For the duration of the project, the city has set up several detours to bypass Stadium. For eastbound or westbound routes, traffic is diverted onto South Industrial, Eisenhower and Main. Northbound and southbound vehicles have to take Stimson rather than State. The detours have caused traffic both on the appointed detour routes and surrounding areas.

“[What] we’re finding is that we’re getting some cut-through traffic off of State St. into one of the neighborhoods over here but other than that, I think the detour routes are functioning as we expected and they are doing their job,” said Nearing.

Because the bridge is very near Pioneer High School, the detours make it difficult for students to get to school. “The fact that Pioneer is there is important, and also if you look at the land uses around the project, with the University and Pioneer High and the public schools… there are really not a lot of options there. There is really no good place. About the only decent detour route or about the only acceptable detour route is Main St. down to Eisenhower Pkwy,” said Nearing.

The extra traffic has caused problems for students. “My friend who normally comes to school down Main Street, with all the detours she’s late to school because of the detour and she takes a normal way to school. So even though she never took the Stadium bridge, she is still affected by it closing.  The traffic is redirected so it causes a problem,” said CHS senior Sabrina Kunselman, who drives to Pioneer everyday for track practice. “I have to leave like 10 minutes early to get anywhere,” said her sister Sophia Kunselman.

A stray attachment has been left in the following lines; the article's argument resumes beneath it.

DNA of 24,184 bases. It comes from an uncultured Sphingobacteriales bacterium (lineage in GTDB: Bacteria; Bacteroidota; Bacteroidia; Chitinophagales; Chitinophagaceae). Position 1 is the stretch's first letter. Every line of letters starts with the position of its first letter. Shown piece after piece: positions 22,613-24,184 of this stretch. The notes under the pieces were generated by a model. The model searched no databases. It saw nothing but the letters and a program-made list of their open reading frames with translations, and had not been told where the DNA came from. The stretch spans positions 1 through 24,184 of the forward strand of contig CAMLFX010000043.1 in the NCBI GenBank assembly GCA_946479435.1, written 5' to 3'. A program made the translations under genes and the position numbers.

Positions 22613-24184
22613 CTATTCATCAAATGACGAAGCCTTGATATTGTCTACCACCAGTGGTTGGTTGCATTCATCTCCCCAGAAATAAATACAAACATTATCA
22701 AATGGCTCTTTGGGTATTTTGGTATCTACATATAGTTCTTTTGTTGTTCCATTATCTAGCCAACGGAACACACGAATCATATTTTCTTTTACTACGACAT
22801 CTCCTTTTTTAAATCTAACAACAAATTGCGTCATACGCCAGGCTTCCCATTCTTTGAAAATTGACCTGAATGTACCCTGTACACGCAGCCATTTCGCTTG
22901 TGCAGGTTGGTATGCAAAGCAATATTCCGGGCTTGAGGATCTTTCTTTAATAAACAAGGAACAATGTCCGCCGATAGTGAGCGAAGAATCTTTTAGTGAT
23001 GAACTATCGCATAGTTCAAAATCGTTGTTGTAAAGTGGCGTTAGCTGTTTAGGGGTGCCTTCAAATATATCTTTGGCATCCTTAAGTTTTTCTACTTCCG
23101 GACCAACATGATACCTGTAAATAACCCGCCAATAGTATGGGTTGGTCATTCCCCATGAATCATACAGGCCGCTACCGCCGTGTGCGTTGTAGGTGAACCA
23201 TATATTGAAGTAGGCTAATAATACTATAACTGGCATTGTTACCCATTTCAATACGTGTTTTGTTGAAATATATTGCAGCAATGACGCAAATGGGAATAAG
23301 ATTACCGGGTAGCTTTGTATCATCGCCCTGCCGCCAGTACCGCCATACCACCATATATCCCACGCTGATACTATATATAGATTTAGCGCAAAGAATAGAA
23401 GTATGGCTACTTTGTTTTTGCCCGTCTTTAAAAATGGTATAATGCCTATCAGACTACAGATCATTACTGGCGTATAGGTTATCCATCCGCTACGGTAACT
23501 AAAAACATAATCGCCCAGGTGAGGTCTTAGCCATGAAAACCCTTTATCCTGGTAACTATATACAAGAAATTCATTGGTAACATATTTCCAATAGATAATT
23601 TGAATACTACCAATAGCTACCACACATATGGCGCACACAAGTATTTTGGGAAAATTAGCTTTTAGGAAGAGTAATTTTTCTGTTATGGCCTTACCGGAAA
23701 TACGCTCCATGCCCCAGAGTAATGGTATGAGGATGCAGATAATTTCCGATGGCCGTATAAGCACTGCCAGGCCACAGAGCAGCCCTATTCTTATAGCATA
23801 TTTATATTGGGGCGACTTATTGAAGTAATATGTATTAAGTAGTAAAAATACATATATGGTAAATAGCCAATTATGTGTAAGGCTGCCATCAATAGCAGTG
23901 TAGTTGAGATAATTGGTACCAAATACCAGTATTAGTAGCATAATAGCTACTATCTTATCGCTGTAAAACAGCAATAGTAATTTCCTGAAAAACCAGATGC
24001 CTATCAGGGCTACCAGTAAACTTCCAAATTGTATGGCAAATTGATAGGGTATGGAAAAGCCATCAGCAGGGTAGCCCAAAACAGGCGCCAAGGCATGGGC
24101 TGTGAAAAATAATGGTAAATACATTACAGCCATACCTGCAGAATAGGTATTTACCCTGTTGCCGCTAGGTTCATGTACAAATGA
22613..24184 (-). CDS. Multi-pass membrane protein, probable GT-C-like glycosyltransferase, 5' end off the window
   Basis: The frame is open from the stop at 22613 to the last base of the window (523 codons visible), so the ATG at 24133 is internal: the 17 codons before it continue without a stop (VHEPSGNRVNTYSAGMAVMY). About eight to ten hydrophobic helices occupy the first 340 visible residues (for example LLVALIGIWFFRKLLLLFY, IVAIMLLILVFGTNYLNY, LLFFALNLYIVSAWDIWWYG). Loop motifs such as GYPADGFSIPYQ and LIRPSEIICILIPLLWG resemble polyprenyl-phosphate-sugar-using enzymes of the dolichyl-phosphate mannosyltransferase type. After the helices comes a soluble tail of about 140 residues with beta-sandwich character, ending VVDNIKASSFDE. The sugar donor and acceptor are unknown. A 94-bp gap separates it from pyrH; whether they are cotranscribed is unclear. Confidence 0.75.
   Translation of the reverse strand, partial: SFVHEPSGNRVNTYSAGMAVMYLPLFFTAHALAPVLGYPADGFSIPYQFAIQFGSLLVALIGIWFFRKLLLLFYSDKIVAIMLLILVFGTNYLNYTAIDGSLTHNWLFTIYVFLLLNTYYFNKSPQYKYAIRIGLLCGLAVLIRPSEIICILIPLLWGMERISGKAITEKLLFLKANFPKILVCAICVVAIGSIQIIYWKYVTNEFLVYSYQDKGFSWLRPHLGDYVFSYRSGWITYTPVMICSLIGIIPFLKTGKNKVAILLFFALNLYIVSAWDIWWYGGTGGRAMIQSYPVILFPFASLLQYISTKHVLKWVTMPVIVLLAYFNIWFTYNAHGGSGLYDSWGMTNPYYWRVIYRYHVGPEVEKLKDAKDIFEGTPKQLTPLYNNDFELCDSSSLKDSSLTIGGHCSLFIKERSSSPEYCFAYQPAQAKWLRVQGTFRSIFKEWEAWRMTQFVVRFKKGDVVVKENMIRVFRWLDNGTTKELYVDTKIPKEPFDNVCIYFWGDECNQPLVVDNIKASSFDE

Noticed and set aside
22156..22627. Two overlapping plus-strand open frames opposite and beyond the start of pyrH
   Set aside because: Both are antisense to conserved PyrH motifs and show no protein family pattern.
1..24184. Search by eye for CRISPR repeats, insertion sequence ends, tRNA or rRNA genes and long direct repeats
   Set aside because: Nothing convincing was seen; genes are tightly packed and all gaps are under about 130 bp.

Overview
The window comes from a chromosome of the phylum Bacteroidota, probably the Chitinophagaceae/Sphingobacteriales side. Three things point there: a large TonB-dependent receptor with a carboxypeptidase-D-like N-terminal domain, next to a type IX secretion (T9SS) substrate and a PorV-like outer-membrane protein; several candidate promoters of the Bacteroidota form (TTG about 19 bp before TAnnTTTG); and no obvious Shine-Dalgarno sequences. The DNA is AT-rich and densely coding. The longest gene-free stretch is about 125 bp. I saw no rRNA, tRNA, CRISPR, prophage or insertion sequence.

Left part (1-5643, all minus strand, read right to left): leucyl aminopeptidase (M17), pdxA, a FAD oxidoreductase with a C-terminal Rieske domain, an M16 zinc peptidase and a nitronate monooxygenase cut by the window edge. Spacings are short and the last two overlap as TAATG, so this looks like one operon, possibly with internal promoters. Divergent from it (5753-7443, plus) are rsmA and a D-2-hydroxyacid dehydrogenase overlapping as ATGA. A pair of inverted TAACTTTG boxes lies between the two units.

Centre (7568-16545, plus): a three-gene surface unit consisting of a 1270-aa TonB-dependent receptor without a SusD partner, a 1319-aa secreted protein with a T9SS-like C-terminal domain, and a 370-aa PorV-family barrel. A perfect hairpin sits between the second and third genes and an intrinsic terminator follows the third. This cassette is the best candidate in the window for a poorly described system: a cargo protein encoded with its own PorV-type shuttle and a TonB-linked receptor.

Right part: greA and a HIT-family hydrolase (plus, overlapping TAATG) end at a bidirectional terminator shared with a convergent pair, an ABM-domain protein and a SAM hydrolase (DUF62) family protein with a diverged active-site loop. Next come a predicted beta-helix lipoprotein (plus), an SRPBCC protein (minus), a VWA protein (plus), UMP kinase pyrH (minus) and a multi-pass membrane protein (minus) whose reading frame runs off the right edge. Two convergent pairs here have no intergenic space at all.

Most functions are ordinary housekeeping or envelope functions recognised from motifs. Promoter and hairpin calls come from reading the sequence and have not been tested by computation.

School bus routes have also been affected by the detours. “[The school bus] goes down Industrial then it goes to Eisenhower then it goes to Main, where before it would just go all the way down Stadium to Pioneer,” said Summers.

Although it may be inconvenient for many AAPS students and Ann Arbor citizens now, the project is necessary in ensuring the Stadium Bridge remain viable. The project would have begun even earlier if enough funding had been secured. “In this day and age, federal money is difficult to come by and… I knew that, or had strong suspicions that, this immanent collapse scenario wasn’t likely… We were balancing the fact that we were trying to obtain federal money and not have had to use all of our own resources which would have had a great impact to the city’s street resurfacing and street reconstruction projects,” said Nearing. “From everything I have seen right now, we’re on schedule and we are working towards that so we are in good shape,” he said.

For more information on the Stadium Bridge Project go to